Presented by Leonard Cassuto, Fordham University, chair of the American Literature Society Hubbell Award Committee
Modern Language Association conference
January 7, 2017
The Jay B. Hubbell Medal is the highest award in American literary studies. It is given each year to a scholar who has made an extraordinary contribution to the study of American literature over a lifetime career. This year the award committee consisted of John Richard Ernest, Trudier Harris, Susan Griffin, Jay Watson, and Leonard Cassuto (chair). On behalf of the committee and the American Literature Society, we are honored to announce that the recipient of the 2016 Hubbell Medal is Professor José David Saldívar.
Professor Saldívar received his B.A. from Yale University, and his M.A. and Ph.D. from Stanford University, where he is the Leon Sloss, Jr. Professor of Comparative Literature. He previously taught at the University of California at Berkeley, where he was the Class of 1942 Professor of English and Ethnic Studies. Among his many honors, Professor Saldívar received the Distinguished Achievement Award for Literary and Cultural Criticism from the Western Literature Association (2003), and the Chicano Scholar of the Year Award from the Modern Language Association (2005).
The contemporary concern in American literary studies with the definition and literary borders of “America” owes much to the foundational work of José David Saldívar. His work helped to initiate the transnational turn in American Studies over the past generation, and for more than twenty years he has continued to lead the field beyond its traditional exceptionalism and open it up more conscientiously to hemispheric encounters and exchanges. His many articles and books, especially Dialectics of Our America: Genealogy, Cultural Critique, and Literary History (Duke University Press, 1991) and Border Matters: Remapping American Cultural Studies (University of California Press, 1997), are field-making works.
Saldívar conceives Chicano/a studies as cultural studies, merging methodologies into a broad inquiry into the meaning not only of minority culture, but of culture itself. Saldívar conceives of the study of the literature, art, music, and culture of any group as a connected endeavor, in which minority and majority must be studied in relation to each other. “What changes,” he asks in Border Matters, “when culture is understood in terms of material hybridity, not purity?” With Gloria Anzaldúa and others, Saldívar has led the way in theorizing border zones as fertile conceptual and cultural spaces, creating a new scholarly field, border studies, in the process. He has likewise been a major figure in the broadening and diversification of what constitutes American literature and literacies. Both of these intellectual innovations have helped reenergize a field long overinvested in nationalist ideology—and they continue to do so.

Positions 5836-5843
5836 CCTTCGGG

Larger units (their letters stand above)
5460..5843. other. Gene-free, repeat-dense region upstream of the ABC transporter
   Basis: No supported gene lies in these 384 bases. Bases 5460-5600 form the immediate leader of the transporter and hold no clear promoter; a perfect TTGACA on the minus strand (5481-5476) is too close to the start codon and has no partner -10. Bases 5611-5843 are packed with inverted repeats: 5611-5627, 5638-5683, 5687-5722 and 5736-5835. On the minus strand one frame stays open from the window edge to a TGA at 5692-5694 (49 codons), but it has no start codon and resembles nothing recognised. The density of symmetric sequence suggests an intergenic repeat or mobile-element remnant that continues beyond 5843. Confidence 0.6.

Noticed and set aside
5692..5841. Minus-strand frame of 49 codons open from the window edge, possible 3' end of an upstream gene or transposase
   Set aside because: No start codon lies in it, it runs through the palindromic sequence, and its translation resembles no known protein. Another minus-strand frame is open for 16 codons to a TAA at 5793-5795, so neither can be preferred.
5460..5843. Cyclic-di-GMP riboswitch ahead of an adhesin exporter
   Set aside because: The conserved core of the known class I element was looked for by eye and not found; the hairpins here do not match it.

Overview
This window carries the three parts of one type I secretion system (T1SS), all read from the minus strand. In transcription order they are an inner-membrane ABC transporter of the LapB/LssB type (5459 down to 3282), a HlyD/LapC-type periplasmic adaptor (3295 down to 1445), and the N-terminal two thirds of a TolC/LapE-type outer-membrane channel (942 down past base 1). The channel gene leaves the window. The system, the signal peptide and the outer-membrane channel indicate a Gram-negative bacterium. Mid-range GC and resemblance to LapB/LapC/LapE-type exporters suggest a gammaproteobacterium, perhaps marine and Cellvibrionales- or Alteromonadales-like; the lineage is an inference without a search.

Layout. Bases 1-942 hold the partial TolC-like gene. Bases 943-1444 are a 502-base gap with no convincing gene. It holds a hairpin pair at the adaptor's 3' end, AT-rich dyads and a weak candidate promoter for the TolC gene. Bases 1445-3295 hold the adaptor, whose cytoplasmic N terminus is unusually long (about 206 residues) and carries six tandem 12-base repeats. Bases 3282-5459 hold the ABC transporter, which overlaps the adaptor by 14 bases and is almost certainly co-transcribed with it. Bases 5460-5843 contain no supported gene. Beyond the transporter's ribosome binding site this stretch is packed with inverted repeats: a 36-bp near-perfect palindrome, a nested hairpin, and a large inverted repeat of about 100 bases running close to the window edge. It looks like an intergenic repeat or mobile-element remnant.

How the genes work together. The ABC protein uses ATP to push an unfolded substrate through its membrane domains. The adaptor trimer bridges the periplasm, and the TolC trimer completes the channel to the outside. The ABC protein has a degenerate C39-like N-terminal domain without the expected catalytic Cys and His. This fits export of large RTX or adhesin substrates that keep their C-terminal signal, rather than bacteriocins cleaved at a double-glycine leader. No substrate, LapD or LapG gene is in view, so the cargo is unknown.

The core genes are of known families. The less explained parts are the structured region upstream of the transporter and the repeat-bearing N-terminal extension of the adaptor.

Saldívar’s scholarship is characterized by a consistently imaginative and valuable application of methodologies that are more often siloed and narrowly applied in other fields. In Trans-Americanity: Subaltern Modernities, Global Coloniality, and the Culture of Greater Mexico (2011), for example, he works creatively through Anbial Quijano’s and Immanuel Wallerstein’s 1992 analysis, “Americanity as a Concept” and points up the shortcomings of postcolonial theory as a critique for the Americas and its history. But he retains the subaltern as a workable heuristic for critiquing the work of minority writers in the US. The book is simultaneously complex and hopeful that theoretical models will emerge to address the great silences on the part of intellectuals about the Americas.
Saldívar’s scholarship teaches in and out of the classroom. In 2007 he received the Sarlo Distinguished Graduate Student Mentoring Award from the University of California, Berkeley. But his teaching extends further. Saldívar’s work has been important to many scholars working in minority and ethnic fields. He strategically yet artfully situates literature that is often designated marginal into a hemispheric and global context. In his critiques, José Martí rests easily with Sandra Cisneros and Gabriel García Márquez.
These moves are illuminating and exciting and widely inspiring in the broader field of literary studies. Certainly they have inspired us, and for these and many other achievements, we are proud to award this year’s Hubbell Medal to José David Saldívar.
Leonard Cassuto, with assistance from Jay Watson, Susan Griffin, and Daniel D. Contreras.